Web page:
There has long been a convention of making the outsider the hero on stage and in film. In theater, we can find the anti-hero in Shakespeare’s Macbeth and his Lady, in Marlowe’s less well- known Tamburlaine. Othello, King Lear, in fact most of the Bard‘s tragedies all center around figures of some ignominy. More to the point here, each is an outlier.
In mathematical terms, they are data points distinct from the rest which may or may not, thanks to robust statistics, affect the outcomes. In dramatic terms, the outlier is the outsider whose infamy determines his fate; this definitely affects the outcomes in the play.
There is an innate attraction to the maverick who lives in society but apart from his.peers.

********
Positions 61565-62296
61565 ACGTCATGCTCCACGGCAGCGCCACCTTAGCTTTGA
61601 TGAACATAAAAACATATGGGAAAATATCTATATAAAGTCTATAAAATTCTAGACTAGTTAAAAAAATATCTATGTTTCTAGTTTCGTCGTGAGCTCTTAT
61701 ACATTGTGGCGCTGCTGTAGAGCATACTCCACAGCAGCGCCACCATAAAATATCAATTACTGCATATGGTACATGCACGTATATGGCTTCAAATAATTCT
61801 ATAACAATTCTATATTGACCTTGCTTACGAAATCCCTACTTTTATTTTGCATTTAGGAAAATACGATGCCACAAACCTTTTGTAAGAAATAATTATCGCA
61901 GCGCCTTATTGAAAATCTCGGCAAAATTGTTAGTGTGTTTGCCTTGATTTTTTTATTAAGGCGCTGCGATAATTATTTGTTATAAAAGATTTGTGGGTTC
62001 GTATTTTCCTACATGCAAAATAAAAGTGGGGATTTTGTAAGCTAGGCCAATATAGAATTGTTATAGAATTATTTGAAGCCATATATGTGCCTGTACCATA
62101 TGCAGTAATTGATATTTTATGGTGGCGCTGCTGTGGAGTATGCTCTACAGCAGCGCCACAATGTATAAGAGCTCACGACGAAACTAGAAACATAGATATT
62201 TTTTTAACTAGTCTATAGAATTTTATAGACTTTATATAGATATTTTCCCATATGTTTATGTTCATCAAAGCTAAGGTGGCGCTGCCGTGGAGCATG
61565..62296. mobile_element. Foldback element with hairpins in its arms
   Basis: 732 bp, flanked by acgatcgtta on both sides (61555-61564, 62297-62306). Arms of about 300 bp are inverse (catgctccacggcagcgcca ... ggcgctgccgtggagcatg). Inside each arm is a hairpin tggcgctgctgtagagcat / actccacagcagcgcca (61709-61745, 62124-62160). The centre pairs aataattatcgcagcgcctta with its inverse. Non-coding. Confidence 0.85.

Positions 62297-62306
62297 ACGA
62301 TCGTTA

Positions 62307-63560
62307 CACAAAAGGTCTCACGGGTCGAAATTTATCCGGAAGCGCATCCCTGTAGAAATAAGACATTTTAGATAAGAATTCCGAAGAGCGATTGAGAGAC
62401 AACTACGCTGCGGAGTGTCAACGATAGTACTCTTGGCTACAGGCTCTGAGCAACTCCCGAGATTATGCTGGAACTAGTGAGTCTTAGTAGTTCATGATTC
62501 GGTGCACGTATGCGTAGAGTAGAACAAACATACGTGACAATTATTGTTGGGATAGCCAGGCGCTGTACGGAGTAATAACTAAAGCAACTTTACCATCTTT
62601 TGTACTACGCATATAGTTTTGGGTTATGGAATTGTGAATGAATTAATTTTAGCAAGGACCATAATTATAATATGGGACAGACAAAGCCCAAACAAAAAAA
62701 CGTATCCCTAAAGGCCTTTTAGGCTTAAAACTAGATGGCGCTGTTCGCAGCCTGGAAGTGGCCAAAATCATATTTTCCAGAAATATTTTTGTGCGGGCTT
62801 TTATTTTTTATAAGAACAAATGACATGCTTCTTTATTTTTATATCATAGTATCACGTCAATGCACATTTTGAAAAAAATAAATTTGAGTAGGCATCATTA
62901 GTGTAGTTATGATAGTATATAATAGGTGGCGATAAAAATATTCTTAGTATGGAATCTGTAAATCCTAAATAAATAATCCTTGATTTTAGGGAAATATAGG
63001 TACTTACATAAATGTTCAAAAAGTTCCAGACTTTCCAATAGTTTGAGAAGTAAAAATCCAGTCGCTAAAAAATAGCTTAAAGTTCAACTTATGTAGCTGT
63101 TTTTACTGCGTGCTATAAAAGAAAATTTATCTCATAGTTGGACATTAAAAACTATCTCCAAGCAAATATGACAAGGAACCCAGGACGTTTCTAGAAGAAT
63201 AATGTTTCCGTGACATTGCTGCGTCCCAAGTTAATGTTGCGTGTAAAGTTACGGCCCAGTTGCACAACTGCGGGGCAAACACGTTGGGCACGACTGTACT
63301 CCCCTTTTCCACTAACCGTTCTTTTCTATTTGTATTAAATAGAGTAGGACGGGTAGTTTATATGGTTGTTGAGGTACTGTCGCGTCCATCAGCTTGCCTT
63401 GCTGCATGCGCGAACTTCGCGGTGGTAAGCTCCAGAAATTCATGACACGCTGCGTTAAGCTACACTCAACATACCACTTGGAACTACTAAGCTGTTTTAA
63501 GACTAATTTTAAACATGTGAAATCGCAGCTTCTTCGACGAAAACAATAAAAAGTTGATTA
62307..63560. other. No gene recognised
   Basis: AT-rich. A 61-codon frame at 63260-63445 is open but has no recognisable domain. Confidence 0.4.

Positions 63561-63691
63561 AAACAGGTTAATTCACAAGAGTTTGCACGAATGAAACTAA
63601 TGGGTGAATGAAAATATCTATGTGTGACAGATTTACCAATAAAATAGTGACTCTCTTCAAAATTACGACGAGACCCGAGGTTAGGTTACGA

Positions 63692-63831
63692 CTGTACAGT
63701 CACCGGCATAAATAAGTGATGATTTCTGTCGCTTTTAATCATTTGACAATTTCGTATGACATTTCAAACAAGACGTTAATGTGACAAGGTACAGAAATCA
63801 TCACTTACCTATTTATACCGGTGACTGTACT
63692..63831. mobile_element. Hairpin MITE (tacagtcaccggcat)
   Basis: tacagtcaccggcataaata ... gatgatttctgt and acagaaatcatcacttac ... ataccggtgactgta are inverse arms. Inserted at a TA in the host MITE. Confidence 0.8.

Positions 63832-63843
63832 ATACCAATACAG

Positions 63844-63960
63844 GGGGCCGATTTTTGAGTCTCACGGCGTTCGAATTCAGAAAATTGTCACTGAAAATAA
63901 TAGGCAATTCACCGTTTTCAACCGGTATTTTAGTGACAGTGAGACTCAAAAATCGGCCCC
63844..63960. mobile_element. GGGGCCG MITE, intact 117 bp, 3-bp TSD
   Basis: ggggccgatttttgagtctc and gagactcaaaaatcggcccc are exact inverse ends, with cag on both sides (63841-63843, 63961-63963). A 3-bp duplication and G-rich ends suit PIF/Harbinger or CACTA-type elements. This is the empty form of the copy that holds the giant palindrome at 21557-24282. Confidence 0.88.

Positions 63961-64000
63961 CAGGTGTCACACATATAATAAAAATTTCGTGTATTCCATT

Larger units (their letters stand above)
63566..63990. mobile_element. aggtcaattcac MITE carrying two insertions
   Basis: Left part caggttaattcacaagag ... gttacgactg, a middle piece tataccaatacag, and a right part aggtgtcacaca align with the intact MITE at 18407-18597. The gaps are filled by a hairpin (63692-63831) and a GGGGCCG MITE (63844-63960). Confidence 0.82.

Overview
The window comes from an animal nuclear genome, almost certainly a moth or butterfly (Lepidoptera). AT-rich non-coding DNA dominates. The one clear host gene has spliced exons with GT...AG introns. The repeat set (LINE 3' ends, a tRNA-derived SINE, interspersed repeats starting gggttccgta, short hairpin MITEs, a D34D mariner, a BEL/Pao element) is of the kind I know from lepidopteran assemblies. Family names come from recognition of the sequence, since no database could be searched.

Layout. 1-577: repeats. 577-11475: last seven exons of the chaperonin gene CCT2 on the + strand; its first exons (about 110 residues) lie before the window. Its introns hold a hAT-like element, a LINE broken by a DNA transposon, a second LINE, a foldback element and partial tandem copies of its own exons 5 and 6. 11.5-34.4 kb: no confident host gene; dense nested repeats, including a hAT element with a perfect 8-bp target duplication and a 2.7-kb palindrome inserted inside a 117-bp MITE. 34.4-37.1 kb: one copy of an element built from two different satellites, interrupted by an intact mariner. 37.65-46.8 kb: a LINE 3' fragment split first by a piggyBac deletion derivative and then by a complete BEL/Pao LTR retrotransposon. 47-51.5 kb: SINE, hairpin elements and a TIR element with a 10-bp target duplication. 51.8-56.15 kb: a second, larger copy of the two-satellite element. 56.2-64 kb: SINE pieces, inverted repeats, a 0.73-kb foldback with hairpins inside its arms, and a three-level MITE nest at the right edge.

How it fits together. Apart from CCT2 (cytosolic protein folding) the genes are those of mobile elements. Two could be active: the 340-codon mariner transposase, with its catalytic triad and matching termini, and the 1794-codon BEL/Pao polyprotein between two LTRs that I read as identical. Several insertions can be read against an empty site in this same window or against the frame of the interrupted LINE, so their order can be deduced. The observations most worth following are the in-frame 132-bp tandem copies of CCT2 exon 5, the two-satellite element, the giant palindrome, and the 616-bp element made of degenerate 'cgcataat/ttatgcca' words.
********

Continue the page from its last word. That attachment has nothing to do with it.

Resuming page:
As it happens, sometimes the notoriety surrounding a protagonist is made up of difference in point of view. Those who benefit from Robin Hood’s assistance see him as an unalloyed hero. Those who suffer from
his philanthropy, consider him a criminal.
Nuances are everything, and they make for excellent dramatic effect. We are on the fence along side Hamlet as he wrestles with treachery and commits murder.